By Lizelle van Niekerk.
For all the activities above, we need to judge the distance, position, and dimension of other objects in relation to ourselves. We mentally assess the possible combinations of positions and, choose the one that best suits our needs. Every day, we move through and interact with our surroundings when we walk, dress, or even draw, write and read. Spatial awareness is very important to accomplish this.
Spatial awareness refers to your ability to be aware of objects in space and your body’s position in relation to them. It is the knowledge of how much space the body occupies and how to use the body in space. Children learn that they have their own personal space as well as the general space available around them and the restricted space in which they may move. They also learn that their body can take on different shapes as it assumes different positions, can travel at different levels in relation to the ground, and can follow various pathways as it moves through space. It is important and useful for people of all ages, as we are constantly using this ability. It is one of the perceptual motor skills that children develop to be able to interact with the environment by combining the use of the senses with motor skills.
It may be difficult for a child with spatial awareness difficulties to master the act of writing. A writer needs to –
A child with spatial awareness difficulties may be confused by the teacher’s writing instructions (e.g., hold the front end of the pencil between the third and second finger of the right hand while allowing the end of the pencil to rest in the crook between the thumb and index finger). Poor spatial awareness can lead to difficulties in mathematics due to the abstract nature of the subject, particularly with the concepts of space, shapes, area, time, and volume. By the same token, a child with poor spatial awareness skills may have trouble in gym class and playing games that require equipment (e.g., balls, bats, and goal boxes). They may appear clumsy, bumping into things. Playing ball games may be difficult for children who have difficulty judging the speed and distance of an oncoming ball. They may have difficulty judging where to stand on the field or in relation to other players.
A good example of spatial awareness and how it is developed is demonstrated by an infant who is learning to reach out and grab a toy. By 12 months, a toddler has a basic understanding of spatial concepts, but spatial awareness actually begins to develop the day they’re born. First, they learn that they have a body and that their body has different parts (building their sensory system). They develop an understanding of where their body parts are in relation to each other and how much force is required for different tasks (proprioceptive sense). Initially, for a very young child, spatial awareness is based on location. As the child reaches for a toy, he learns how far to stretch the muscles in his arms to reach the object. Proprioception is developed as a child becomes aware of where his limbs are in space. As the child reaches for the object a second time, he begins to recognize how far he must stretch his arms to reach the toy. They become aware of their body being still or moving in different directions and at different speeds (vestibular system). They make sense of what they hear and see (auditory and visual perception) and learn to navigate within their environment (motor planning), while learning the concepts of (1) location, (2) direction, (3) sequence, and (4) distance.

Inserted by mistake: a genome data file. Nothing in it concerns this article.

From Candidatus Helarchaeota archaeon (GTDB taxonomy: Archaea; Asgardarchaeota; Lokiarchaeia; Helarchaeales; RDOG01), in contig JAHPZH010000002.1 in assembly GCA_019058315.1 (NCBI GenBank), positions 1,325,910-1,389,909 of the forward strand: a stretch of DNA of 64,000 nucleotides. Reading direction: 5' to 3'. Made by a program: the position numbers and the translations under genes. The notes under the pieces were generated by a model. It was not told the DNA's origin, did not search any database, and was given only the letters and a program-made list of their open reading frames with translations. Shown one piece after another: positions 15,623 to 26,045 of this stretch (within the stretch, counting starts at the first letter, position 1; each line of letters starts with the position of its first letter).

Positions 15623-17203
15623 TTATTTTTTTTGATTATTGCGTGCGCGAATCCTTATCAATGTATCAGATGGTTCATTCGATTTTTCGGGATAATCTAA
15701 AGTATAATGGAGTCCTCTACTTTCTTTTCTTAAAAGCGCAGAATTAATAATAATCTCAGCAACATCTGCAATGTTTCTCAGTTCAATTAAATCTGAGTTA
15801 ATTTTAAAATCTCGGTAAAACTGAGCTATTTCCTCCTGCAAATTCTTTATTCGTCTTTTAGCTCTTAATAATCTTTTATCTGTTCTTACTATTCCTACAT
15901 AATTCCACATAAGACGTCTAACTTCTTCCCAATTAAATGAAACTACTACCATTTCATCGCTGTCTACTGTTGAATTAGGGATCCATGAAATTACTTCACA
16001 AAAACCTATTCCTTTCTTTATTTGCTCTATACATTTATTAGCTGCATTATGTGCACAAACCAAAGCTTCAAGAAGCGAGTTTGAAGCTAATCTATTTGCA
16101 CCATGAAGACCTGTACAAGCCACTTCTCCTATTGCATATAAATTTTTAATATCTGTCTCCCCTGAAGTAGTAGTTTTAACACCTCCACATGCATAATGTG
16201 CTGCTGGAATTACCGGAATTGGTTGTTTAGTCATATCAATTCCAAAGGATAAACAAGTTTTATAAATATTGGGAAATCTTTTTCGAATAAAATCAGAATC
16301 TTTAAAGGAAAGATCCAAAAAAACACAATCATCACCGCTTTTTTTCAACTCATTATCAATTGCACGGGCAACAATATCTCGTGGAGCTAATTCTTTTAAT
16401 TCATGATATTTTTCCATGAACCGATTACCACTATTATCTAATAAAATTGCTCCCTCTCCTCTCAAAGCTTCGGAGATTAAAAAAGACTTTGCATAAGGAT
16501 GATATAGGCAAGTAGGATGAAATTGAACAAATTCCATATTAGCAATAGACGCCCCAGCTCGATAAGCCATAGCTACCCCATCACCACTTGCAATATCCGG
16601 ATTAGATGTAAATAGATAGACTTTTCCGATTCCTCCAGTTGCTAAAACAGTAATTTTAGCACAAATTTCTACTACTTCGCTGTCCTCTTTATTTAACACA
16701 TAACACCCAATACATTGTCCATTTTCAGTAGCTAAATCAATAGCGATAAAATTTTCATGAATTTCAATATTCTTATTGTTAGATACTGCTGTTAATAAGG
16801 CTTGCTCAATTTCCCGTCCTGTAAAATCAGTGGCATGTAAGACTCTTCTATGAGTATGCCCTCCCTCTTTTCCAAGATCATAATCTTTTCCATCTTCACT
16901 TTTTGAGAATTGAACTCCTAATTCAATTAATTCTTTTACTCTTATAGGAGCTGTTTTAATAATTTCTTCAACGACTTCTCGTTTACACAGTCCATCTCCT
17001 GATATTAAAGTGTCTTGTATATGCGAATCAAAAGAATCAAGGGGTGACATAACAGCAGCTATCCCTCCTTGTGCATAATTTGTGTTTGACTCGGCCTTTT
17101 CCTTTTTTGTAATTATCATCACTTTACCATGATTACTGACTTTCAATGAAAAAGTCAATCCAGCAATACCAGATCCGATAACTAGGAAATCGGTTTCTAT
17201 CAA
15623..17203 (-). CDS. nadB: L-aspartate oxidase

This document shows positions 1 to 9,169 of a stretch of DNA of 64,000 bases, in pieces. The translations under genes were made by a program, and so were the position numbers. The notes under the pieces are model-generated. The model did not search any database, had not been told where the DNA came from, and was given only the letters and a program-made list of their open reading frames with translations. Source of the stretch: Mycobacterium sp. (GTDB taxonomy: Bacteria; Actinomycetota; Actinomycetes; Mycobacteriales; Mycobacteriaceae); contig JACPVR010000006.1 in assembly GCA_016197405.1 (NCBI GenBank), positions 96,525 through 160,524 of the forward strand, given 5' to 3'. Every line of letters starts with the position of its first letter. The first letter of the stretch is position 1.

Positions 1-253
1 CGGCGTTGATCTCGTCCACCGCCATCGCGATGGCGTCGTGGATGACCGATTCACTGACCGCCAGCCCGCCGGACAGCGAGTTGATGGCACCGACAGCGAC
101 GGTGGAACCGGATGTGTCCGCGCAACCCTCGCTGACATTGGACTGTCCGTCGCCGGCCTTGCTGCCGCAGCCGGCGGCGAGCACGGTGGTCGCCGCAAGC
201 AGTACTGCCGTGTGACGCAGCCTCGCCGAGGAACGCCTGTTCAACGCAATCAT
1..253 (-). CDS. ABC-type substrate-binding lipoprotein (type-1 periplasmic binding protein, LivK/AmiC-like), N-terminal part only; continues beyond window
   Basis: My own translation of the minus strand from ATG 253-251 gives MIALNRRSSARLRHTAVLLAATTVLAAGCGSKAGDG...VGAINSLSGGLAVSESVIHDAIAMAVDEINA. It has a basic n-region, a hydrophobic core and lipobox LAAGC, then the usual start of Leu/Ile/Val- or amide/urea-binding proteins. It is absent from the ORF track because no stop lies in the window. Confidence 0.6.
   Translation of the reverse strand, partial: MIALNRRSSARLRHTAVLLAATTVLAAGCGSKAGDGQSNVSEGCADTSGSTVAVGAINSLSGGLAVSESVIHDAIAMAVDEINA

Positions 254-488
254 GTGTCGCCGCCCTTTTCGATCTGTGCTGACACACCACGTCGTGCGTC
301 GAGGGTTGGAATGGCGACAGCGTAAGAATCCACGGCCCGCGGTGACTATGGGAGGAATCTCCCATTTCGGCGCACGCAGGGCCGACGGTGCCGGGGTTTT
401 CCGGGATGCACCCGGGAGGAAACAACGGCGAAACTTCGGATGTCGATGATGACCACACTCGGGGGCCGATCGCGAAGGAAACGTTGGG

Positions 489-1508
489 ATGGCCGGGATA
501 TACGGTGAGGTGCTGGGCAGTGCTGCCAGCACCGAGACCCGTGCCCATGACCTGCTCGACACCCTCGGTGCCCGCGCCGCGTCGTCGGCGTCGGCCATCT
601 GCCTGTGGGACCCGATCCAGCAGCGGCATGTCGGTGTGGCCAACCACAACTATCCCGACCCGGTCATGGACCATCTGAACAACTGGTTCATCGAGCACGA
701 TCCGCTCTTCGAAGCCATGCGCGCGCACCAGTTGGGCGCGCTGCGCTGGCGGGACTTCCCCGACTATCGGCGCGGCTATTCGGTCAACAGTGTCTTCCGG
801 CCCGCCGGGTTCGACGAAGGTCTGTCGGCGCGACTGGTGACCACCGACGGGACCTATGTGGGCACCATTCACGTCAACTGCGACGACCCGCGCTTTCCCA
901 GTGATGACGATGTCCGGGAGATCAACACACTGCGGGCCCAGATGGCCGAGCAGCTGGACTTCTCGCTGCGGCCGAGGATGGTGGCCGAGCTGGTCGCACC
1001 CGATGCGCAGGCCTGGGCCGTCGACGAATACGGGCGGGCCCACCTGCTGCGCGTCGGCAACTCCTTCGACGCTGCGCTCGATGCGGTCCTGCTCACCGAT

Spatial perception may be affected in some developmental disorders like autism, Asperger’s, and cerebral palsy, as well as others. In these cases, the problem lies in the lack of understanding of their own body and the difficulty of interpreting their own body as a whole. Only thereafter can they interpret their body within the environment. A lack of spatial awareness is described as “being such that you can’t feel where your body is”.
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